Limit to Infinity of Exponential Integral Function

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Theorem

$\displaystyle \lim_{x \mathop \to \infty} \map \Ei x = 0$

where $\Ei$ denotes the exponential integral function.


Proof

\(\displaystyle \lim_{x \mathop \to \infty} \map \Ei x\) \(=\) \(\displaystyle \lim_{x \mathop \to \infty} \int_x^\infty \frac {e^{-u} } u \rd u\) Definition of Exponential Integral Function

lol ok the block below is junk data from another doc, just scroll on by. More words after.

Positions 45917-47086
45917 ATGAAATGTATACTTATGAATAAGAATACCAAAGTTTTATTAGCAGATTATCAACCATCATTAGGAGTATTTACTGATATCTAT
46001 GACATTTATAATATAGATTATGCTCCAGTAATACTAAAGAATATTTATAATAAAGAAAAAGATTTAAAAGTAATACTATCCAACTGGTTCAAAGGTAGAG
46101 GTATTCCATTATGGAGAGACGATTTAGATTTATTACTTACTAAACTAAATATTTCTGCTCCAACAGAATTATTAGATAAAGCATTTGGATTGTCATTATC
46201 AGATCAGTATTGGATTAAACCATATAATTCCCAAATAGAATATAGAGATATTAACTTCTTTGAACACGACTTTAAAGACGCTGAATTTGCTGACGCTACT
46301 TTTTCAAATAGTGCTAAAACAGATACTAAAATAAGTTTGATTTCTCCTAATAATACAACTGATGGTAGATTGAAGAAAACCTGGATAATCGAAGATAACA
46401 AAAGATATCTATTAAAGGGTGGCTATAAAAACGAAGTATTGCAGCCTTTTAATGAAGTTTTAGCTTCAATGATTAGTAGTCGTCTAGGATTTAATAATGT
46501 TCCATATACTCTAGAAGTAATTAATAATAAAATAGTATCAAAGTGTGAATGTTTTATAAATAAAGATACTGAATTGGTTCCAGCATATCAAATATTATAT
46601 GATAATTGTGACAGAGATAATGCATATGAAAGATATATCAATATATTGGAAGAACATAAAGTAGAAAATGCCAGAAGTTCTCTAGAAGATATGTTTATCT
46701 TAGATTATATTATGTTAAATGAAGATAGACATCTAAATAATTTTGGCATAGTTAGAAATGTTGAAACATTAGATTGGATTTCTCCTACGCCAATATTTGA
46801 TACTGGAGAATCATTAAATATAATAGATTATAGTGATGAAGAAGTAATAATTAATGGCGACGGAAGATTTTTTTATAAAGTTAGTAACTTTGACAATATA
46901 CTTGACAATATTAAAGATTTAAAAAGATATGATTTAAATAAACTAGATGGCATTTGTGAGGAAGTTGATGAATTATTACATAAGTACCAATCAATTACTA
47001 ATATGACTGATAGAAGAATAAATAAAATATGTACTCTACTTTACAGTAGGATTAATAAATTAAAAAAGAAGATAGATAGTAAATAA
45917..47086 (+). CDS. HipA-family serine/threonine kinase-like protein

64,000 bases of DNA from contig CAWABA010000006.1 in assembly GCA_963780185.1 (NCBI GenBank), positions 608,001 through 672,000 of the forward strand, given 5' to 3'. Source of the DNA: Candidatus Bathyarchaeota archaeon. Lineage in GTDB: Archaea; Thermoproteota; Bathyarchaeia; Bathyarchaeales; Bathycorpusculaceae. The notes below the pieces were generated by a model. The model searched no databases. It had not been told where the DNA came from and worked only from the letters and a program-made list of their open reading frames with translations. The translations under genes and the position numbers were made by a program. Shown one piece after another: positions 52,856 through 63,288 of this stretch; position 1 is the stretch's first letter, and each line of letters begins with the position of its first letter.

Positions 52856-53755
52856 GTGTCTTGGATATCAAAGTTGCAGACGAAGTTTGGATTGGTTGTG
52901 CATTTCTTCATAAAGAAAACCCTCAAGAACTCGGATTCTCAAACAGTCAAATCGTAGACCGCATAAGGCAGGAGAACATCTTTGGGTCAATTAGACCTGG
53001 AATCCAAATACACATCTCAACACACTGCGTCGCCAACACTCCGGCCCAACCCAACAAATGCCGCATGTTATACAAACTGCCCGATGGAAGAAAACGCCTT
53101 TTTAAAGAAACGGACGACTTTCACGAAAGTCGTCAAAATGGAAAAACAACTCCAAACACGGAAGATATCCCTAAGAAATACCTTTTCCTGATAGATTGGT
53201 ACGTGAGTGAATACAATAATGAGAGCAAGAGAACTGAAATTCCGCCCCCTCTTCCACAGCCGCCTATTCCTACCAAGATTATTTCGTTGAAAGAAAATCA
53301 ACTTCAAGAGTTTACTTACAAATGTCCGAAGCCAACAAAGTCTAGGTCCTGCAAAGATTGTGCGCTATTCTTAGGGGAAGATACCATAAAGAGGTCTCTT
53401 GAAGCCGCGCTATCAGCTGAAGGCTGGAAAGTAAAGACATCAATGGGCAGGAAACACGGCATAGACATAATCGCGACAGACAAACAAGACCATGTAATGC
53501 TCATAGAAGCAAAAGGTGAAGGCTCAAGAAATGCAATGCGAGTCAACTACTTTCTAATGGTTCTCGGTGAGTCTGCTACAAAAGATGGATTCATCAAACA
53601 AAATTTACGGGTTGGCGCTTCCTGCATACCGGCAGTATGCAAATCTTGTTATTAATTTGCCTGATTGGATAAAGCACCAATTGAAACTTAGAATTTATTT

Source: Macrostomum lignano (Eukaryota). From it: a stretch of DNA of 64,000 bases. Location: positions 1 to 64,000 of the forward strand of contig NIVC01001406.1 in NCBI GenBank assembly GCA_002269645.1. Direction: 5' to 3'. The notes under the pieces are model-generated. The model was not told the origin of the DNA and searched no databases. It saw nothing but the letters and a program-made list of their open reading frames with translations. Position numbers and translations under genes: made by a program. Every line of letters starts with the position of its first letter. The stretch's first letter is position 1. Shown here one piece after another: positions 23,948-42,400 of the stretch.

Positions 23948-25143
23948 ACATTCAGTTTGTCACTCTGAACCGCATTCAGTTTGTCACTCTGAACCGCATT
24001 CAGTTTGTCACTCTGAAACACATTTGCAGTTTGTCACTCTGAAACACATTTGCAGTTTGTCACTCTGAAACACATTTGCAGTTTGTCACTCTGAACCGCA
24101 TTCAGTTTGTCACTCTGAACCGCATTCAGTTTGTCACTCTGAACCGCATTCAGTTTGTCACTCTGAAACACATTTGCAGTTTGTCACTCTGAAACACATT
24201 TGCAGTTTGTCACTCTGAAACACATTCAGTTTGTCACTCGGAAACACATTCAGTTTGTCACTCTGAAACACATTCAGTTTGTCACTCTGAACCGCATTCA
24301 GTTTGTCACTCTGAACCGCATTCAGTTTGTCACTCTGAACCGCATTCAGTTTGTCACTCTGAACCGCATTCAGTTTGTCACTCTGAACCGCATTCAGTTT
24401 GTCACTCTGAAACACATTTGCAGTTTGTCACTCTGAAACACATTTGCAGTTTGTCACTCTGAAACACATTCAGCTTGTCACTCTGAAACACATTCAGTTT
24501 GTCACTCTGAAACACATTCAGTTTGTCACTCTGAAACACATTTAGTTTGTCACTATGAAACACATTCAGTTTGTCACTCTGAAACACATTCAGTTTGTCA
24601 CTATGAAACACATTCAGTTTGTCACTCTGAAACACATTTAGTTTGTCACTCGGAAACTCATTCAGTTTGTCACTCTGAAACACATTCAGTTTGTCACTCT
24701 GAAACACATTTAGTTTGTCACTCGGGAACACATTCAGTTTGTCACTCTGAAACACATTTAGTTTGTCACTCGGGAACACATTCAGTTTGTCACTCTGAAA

\(\displaystyle \) \(=\) \(\displaystyle \lim_{x \mathop \to \infty} \int_1^\infty \frac {e^{-x t} } {x t} x \rd t\) substituting $u = x t$
\(\displaystyle \) \(=\) \(\displaystyle \int_1^\infty \lim_{x \mathop \to \infty} \paren {\frac {e^{-x t} } t} \rd t\) Lebesgue's Dominated Convergence Theorem
\(\displaystyle \) \(=\) \(\displaystyle \int_1^\infty \frac 0 t \rd t\) Exponential Tends to Zero and Infinity
\(\displaystyle \) \(=\) \(\displaystyle 0\)

$\blacksquare$


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